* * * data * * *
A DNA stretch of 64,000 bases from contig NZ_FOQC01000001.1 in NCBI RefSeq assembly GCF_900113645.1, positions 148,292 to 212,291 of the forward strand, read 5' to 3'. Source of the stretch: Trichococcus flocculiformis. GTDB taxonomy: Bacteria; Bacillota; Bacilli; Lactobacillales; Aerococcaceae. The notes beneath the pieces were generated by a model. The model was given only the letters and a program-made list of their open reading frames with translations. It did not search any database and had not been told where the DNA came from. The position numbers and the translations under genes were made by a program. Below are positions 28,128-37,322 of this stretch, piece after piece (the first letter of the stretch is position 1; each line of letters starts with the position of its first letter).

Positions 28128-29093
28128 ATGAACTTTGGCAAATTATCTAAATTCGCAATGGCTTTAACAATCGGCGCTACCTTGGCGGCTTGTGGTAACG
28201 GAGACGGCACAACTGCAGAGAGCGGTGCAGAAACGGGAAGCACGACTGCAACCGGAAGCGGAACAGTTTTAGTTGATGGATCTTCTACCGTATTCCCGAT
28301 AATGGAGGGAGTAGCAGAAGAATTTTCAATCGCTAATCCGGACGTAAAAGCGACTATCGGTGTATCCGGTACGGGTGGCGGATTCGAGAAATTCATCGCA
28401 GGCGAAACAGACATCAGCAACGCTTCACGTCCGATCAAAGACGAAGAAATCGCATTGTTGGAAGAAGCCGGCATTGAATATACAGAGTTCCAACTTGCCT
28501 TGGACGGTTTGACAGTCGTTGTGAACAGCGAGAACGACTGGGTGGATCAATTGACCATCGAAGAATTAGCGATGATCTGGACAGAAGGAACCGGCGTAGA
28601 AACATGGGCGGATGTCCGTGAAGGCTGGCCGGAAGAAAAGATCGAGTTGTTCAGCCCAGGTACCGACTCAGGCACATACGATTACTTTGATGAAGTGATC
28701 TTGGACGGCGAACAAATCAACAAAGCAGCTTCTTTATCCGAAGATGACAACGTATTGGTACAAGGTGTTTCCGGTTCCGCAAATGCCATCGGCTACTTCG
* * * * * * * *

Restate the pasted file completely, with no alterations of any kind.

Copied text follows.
A DNA stretch of 64,000 bases from contig NZ_FOQC01000001.1 in NCBI RefSeq assembly GCF_900113645.1, positions 148,292 to 212,291 of the forward strand, read 5' to 3'. Source of the stretch: Trichococcus flocculiformis. GTDB taxonomy: Bacteria; Bacillota; Bacilli; Lactobacillales; Aerococcaceae. The notes beneath the pieces were generated by a model. The model was given only the letters and a program-made list of their open reading frames with translations. It did not search any database and had not been told where the DNA came from. The position numbers and the translations under genes were made by a program. Below are positions 28,128-37,322 of this stretch, piece after piece (the first letter of the stretch is position 1; each line of letters starts with the position of its first letter).

Positions 28128-29093
28128 ATGAACTTTGGCAAATTATCTAAATTCGCAATGGCTTTAACAATCGGCGCTACCTTGGCGGCTTGTGGTAACG
28201 GAGACGGCACAACTGCAGAGAGCGGTGCAGAAACGGGAAGCACGACTGCAACCGGAAGCGGAACAGTTTTAGTTGATGGATCTTCTACCGTATTCCCGAT
28301 AATGGAGGGAGTAGCAGAAGAATTTTCAATCGCTAATCCGGACGTAAAAGCGACTATCGGTGTATCCGGTACGGGTGGCGGATTCGAGAAATTCATCGCA
28401 GGCGAAACAGACATCAGCAACGCTTCACGTCCGATCAAAGACGAAGAAATCGCATTGTTGGAAGAAGCCGGCATTGAATATACAGAGTTCCAACTTGCCT
28501 TGGACGGTTTGACAGTCGTTGTGAACAGCGAGAACGACTGGGTGGATCAATTGACCATCGAAGAATTAGCGATGATCTGGACAGAAGGAACCGGCGTAGA
28601 AACATGGGCGGATGTCCGTGAAGGCTGGCCGGAAGAAAAGATCGAGTTGTTCAGCCCAGGTACCGACTCAGGCACATACGATTACTTTGATGAAGTGATC
28701 TTGGACGGCGAACAAATCAACAAAGCAGCTTCTTTATCCGAAGATGACAACGTATTGGTACAAGGTGTTTCCGGTTCCGCAAATGCCATCGGCTACTTCG